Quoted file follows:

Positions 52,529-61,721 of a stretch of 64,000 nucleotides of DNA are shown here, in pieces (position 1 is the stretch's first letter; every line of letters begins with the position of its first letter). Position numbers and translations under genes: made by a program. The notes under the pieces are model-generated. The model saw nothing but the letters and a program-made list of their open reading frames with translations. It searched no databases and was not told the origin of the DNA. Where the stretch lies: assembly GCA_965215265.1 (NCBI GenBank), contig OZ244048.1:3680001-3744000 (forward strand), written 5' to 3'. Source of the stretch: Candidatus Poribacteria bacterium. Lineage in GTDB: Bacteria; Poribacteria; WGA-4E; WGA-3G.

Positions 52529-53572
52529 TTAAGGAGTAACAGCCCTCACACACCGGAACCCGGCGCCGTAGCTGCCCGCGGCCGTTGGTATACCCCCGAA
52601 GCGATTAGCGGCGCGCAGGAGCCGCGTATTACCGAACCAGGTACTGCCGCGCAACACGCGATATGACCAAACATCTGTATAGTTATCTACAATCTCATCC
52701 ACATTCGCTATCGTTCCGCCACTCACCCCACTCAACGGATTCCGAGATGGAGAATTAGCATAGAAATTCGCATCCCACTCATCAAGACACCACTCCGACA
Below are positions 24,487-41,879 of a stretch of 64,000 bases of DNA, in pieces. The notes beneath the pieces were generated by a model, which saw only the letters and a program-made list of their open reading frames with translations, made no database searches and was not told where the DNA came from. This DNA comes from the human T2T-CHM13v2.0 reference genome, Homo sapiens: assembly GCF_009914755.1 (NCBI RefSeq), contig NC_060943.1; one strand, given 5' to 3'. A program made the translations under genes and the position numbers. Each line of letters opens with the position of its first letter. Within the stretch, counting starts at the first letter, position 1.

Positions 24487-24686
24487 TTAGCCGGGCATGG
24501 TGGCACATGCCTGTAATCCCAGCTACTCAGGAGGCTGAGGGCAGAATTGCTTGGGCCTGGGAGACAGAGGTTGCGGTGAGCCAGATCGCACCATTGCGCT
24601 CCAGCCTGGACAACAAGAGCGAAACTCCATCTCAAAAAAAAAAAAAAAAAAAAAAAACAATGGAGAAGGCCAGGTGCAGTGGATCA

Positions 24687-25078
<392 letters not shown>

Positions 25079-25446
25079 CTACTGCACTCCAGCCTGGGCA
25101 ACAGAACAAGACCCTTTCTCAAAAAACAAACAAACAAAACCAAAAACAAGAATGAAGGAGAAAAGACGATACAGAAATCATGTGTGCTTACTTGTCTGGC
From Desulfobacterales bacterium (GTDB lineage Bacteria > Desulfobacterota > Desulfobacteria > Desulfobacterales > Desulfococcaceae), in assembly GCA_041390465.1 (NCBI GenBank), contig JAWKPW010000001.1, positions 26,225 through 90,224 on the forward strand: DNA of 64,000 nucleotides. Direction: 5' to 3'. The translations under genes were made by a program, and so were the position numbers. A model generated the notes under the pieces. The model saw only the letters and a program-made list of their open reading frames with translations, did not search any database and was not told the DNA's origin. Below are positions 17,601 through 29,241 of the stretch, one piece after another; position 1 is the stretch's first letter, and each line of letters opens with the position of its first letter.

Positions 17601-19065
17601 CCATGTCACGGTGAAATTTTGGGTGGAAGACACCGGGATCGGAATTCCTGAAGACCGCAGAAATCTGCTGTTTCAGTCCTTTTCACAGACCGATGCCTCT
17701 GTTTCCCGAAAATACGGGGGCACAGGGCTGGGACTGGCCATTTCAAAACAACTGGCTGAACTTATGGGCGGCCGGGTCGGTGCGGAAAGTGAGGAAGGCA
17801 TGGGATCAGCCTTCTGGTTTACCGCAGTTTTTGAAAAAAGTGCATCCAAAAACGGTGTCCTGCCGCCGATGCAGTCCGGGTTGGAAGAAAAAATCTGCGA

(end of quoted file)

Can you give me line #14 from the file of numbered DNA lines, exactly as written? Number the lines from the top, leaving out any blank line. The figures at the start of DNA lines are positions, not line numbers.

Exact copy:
25079 CTACTGCACTCCAGCCTGGGCA